commercial

One of Lane’s first priorities upon entering Congress was to push his Populist philosophy, so in 1983 he founded the House Populist Caucus along with thirteen other Democrats, including notables such as Tom Dashcle, Berkley Bedell, Al Gore, Frank McCloskey, Bill Richardson, Harold Volkmer, Gerry Sikorski, Tim Penny, James Oberstar and Barbara Boxer.

Today, the term Populist has become a blanket term for any anti-establishment candidate or someone popular with the common voter. This upsets many purists however, including Lane’s friend Jim Hightower, radio commentator, columnist, and former presidential campaign manager for Fred Harris. Hightower describes Populism as: “a doctrine, a history, and an organized movement to empower ordinary folks to battle the financial and corporate elites.” Or in other words, “Populism is standing up for the little guys against the bankers, big-shots and bastards. The very essence of populism is breaking the grip that big corporations have on our country.”

Evans’ Populist caucus was going to push for a progressive tax policy, more credit access for farmers, to revoke the 1981 corporate tax cuts, and for better enforcement of anti-trust laws.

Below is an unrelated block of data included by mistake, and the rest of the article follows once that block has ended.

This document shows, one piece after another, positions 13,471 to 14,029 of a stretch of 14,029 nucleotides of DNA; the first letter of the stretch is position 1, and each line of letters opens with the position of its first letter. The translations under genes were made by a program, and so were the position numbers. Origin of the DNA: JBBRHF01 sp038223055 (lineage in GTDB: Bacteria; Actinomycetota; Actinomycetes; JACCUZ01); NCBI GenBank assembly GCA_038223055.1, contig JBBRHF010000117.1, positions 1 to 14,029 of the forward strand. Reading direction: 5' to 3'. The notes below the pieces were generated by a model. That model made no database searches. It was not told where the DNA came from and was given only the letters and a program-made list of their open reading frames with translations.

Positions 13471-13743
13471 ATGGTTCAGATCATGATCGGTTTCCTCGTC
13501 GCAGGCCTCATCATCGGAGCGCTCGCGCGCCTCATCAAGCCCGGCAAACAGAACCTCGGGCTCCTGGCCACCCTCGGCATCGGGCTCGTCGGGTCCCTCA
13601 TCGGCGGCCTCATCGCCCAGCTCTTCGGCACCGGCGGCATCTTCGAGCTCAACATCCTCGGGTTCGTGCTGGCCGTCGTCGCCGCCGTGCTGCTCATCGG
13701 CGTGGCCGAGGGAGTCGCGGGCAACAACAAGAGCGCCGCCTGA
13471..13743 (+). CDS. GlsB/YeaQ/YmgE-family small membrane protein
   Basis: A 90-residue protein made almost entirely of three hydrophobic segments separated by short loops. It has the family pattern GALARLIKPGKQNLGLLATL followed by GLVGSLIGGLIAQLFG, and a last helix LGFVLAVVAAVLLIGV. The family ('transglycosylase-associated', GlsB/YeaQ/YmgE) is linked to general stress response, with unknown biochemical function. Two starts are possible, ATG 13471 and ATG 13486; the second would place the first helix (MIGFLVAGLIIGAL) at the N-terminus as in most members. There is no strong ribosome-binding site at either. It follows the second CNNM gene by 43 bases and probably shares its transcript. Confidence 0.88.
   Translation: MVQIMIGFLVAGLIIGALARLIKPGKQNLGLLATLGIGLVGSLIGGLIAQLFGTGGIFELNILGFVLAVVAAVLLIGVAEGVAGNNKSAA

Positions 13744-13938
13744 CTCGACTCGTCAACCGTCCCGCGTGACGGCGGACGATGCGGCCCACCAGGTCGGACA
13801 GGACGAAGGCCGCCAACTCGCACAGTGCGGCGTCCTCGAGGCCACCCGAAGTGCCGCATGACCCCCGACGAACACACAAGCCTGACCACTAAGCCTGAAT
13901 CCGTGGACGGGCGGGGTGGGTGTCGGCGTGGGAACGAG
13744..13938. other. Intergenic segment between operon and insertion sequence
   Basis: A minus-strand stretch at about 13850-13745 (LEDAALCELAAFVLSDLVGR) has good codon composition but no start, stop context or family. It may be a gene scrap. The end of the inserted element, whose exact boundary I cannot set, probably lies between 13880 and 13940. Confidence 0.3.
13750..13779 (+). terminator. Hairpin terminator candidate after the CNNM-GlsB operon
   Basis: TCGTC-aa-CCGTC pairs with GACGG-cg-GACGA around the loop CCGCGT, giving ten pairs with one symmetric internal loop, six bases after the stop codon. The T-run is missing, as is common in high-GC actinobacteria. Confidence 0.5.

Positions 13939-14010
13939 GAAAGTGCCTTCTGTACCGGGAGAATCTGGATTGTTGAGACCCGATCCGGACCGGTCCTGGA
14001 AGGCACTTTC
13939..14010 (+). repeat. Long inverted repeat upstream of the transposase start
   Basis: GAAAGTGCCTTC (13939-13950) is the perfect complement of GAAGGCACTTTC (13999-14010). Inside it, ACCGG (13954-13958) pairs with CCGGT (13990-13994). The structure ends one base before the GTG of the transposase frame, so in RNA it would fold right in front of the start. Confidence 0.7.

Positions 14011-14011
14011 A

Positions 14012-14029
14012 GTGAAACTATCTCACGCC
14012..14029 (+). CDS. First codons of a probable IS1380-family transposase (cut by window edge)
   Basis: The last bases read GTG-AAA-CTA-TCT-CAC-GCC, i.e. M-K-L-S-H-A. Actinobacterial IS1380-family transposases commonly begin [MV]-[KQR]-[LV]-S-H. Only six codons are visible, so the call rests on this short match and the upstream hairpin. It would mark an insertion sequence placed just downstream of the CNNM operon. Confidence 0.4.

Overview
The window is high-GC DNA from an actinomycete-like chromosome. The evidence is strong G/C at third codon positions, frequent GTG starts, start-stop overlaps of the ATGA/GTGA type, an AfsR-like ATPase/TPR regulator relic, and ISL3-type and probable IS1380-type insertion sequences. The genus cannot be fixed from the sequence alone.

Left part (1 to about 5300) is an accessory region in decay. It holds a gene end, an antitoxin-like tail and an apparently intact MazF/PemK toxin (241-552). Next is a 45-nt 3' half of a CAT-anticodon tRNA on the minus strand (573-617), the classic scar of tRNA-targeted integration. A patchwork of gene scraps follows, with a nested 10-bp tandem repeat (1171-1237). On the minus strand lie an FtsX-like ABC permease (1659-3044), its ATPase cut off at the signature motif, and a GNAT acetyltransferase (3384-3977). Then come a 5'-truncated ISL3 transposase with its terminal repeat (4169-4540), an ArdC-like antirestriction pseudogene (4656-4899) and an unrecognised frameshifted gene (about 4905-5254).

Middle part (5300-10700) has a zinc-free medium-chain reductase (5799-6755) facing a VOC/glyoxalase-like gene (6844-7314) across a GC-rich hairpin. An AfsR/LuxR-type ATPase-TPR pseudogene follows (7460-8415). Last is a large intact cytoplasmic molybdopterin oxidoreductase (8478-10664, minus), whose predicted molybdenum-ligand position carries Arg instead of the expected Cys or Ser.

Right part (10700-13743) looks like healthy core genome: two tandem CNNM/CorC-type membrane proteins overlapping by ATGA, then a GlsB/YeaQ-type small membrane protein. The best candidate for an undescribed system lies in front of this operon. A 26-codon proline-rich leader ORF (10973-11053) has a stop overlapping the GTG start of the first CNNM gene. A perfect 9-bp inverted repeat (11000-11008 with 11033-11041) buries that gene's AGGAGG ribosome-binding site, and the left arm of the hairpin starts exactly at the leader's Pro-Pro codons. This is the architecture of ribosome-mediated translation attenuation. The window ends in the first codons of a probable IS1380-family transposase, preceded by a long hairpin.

“We’re looking for some real old-time political scraps with the forces of reaction and unbridled corporate power,” Lane told the Argus/Dispatch in 1983. “We’re all card-carrying capitalists. We believe in oil companies; we just want a lot of them…the idea behind populism is to promote competition the way it’s supposed to be, not huge monopolies or unfair corporate practices.”

In keeping with the Populist philosophy, Lane did something practically unheard of on Capitol Hill — he declined a $9100 pay raise and didn’t enroll in the retirement plan. He also returned ten percent of his $60,000 salary to the US Treasury. It was a sign of solidarity with the people of the district, 20,000 of whom lost their jobs during the manufacturing downturn. “My people don’t get those types of perks, why should I?”